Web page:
Blog: ASIC performance: Australian Securities and Investments drowning … – The Australian Financial Review

Nevertheless, it has become the soft and immovable target for all sorts of stakeholders who, it has to be said, are just doing their jobs, such as federal politicians and lobbyists.

It can’t be easy for Longo to build a culture in this environment. He has teams of people responding to parliamentary requests, including dealing with about 100 questions on notice.

Former ASIC chairman James Shipton says the organisation is unwieldy and needs to be broken apart. It is a pity Shipton’s reign was characterised by dysfunction and turmoil. Longo said the place was “pretty battered” when he turned up.

Oversight or overkill?

Parliament’s oversight of the business is essential, but the proliferation of committees and quasi-autonomous bodies questioning ASIC officials and judging its performance looks decidedly like overkill.

The Financial Regulator Assessment Authority last year examined ASIC’s effectiveness and capability on the orders of former federal treasurer Josh Frydenberg.

FRAA’s report was published in August and was welcomed by Assistant Treasurer Stephen Jones, who said ASIC was found to be effective and capable in the areas reviewed.

FRAA is expected to review ASIC’s enforcement efficiency next year after completing a review of the effectiveness and capability of APRA’s supervision and resolution functions, focusing on superannuation.

ASIC’s accountability to parliament includes having its chairman and commissioners appear before the Senate estimates economics committee and the joint parliamentary committee on corporations and financial services. The latter committee has been examining ASIC since 1990.

Separate to that committee, the Senate is conducting an inquiry into the “capacity and capability of the Australian Securities and Investments Commission to undertake proportionate investigation and enforcement action”.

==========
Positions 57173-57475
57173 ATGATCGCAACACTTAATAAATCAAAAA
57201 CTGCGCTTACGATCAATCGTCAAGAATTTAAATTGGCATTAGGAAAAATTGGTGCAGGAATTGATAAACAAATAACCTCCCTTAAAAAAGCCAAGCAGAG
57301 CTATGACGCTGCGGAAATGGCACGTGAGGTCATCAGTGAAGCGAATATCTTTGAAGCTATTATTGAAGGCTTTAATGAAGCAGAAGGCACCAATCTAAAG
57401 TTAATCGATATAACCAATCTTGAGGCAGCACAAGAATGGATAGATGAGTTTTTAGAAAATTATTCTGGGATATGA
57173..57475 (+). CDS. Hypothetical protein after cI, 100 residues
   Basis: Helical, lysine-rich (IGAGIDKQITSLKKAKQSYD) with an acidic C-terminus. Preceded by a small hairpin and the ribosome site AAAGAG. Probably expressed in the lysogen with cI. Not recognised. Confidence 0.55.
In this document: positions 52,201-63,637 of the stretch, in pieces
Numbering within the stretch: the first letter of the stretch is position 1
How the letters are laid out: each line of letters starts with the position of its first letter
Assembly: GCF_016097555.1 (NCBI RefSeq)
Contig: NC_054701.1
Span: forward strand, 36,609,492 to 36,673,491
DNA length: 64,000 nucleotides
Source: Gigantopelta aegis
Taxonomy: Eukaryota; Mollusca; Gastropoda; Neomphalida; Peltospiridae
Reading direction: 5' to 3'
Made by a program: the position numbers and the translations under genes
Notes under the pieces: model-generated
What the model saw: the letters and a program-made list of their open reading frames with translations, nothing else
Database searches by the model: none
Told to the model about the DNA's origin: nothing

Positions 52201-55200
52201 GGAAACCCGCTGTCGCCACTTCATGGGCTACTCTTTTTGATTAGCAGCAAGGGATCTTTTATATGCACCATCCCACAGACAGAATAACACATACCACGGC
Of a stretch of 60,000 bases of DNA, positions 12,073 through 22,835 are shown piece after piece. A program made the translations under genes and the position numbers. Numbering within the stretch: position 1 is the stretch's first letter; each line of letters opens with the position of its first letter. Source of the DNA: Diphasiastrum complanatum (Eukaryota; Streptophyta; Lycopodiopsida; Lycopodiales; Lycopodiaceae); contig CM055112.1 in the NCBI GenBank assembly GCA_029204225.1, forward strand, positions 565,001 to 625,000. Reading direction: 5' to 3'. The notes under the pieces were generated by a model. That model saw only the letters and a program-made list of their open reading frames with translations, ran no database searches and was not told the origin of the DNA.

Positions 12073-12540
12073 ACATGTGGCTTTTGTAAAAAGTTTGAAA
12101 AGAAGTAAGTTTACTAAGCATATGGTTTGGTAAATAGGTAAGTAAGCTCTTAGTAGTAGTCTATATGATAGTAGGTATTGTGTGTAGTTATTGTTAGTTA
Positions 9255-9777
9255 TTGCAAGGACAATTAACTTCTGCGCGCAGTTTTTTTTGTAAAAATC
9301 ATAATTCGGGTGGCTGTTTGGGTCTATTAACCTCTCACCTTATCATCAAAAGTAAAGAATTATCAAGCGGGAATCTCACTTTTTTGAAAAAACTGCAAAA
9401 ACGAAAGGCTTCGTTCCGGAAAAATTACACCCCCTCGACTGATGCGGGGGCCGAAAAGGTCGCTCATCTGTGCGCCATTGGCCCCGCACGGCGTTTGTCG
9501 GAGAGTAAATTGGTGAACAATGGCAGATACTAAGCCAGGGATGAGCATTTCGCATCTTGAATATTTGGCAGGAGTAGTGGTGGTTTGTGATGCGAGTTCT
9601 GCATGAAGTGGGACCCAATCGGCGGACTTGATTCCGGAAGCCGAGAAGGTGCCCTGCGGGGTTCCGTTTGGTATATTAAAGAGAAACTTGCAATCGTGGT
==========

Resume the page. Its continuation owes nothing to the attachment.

This inquiry was prompted by the release of a report by economist John Adams, who claimed the ratio of investigations compared to allegations of misconduct had fallen over the previous decade.

When you include random requests for ASIC officials to appear before other committees, Longo and his fellow commissioners are accountable to five or six different tentacles of parliament, not to mention regular engagement with Treasury.

The fascination with the alleged lack of urgency and efficiency in ASIC’s enforcement of white-collar crime sits oddly with the list of actions it is conducting now.

Court records show that this week, ASIC’s legal representatives are appearing in two civil cases in NSW, three criminal cases in Western Australia, and five criminal cases in Queensland. ASIC is represented in criminal cases by the Commonwealth Director of Public Prosecutions.

Between now and the end of June, ASIC’s legal representatives, including the CDPP, will be appearing in 74 different civil and criminal cases in five states, and one matter in the High Court, court records show.

Between the end of June and August, ASIC’s legal representatives, including the CDPP, will be appearing in another 28 civil and criminal cases.

ASIC is awaiting the release of 11 judgments brought in civil cases, at least two of which were reserved by the judges in October and December 2021.

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